What happens when an accused’s mental health is so poor that they cannot instruct their lawyer or participate meaningfully in their trial? This article will discuss what it means to be “fit to stand trial”.

The starting assumption in law is that an accused has the ability to understand the nature and consequences of the proceedings (or is “fit” to stand trial) – unless the contrary can be proven on a more-likely-than-not basis.

If the accused, due to mental disorder, is unable to (1) understand the nature or object of the proceedings, (2) understand the possible consequences of the proceedings, or (3) communicate with counsel, the accused will be found unfit to stand trial. At that point, the trial would be suspended until such time that they are fit to proceed.

The test for determining the accused’s ability to communicate with counsel is one of “limited cognitive capacity”. In other words, the presence of an “operating mind” will disprove the idea that the accused is unable to communicate with, or instruct, counsel.

Perhaps the most significant case dealing with this issue was R v Whittle, [1994] 2 SCR 914 the accused was arrested for unpaid fines. At the station, the accused advised the police that he was responsible for a murder and three robberies. The trial court accepted the defence psychiatrist’s testimony that the accused was aware of what he was saying and what was being said to him, aware of the court process, and fit to instruct counsel. However, because of the voices in his head, he did not care about the consequences of providing his statements. Thus, the trial court found that because he could not appreciate the consequences that flowed from his statements, and because police officers should have waited to question the accused until such a time that he was aware of the consequences and able to properly communicate with counsel, he should be acquitted.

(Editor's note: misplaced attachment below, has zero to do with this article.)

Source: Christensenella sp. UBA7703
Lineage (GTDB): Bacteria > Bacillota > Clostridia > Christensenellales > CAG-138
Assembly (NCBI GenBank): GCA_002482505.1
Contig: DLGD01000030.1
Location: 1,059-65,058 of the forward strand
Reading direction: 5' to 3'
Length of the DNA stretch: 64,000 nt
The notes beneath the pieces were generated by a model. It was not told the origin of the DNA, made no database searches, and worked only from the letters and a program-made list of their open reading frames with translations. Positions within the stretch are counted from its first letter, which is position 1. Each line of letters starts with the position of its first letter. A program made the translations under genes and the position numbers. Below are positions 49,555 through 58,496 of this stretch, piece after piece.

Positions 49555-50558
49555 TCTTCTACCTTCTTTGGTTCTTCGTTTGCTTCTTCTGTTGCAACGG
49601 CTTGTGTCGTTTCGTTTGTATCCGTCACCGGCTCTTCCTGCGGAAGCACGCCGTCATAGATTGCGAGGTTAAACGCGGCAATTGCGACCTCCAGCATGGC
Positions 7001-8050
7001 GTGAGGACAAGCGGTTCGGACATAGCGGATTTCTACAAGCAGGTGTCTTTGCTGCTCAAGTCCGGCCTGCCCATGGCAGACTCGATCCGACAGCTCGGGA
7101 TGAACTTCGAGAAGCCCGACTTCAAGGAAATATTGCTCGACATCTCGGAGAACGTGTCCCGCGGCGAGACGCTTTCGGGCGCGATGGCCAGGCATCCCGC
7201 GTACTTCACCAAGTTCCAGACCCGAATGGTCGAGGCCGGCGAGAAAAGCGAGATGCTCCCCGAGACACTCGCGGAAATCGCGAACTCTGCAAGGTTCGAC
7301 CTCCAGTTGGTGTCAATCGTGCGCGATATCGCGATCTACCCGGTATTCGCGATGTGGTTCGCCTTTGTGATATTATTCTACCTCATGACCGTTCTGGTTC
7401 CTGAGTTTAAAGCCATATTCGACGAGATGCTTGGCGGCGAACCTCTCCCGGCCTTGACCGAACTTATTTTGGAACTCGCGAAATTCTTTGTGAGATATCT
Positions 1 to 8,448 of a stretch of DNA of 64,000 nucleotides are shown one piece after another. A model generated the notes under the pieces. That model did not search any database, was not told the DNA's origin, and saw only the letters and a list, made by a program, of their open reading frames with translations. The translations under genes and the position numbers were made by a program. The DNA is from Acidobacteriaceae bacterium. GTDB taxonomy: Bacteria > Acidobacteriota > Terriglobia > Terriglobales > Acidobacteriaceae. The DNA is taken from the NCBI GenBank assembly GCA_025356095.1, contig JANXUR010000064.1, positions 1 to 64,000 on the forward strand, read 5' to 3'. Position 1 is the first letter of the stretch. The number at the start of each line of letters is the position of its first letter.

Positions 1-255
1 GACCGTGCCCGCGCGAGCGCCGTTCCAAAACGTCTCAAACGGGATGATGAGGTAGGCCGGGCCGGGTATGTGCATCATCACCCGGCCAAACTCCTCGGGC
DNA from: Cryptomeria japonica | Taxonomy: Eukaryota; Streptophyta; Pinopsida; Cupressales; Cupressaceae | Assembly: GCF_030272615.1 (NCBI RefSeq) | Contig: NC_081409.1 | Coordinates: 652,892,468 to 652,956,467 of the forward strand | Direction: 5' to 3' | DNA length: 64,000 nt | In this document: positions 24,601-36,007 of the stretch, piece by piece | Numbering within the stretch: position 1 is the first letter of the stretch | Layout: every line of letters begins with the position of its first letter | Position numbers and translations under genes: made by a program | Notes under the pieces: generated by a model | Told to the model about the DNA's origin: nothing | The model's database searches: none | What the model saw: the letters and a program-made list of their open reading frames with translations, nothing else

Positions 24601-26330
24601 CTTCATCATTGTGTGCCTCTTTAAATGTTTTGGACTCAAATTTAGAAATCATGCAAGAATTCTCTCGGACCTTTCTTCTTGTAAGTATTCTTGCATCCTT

The Crown appealed this decision, to the Ontario Court of Appeal. They did not agree with the trial judge, and held that a new trial should be ordered instead. The court held that exercising the right to counsel requires that the accused have an operating mind, which is required for fitness to stand trial. The presence of an operating mind does not require that the accused possess the ability to make rational decisions in their own best interest, but that they are able to communicate the necessary information to counsel to present a defence. The Court of Appeal found that based on the evidence that the trial judge accepted, the accused’s mental condition satisfied the operating mind test. The Supreme Court of Canada agreed with the Ontario Court of Appeal.

An accused has the right to be meaningfully present at trial, to have the ability to communicate meaningfully with counsel, to understand the role of counsel and to forego the advice of counsel even if it is against their best interests. If you feel that you or anyone you know is struggling with their mental health while navigating the criminal justice system, contact us at DeMelo Law so that we can assist.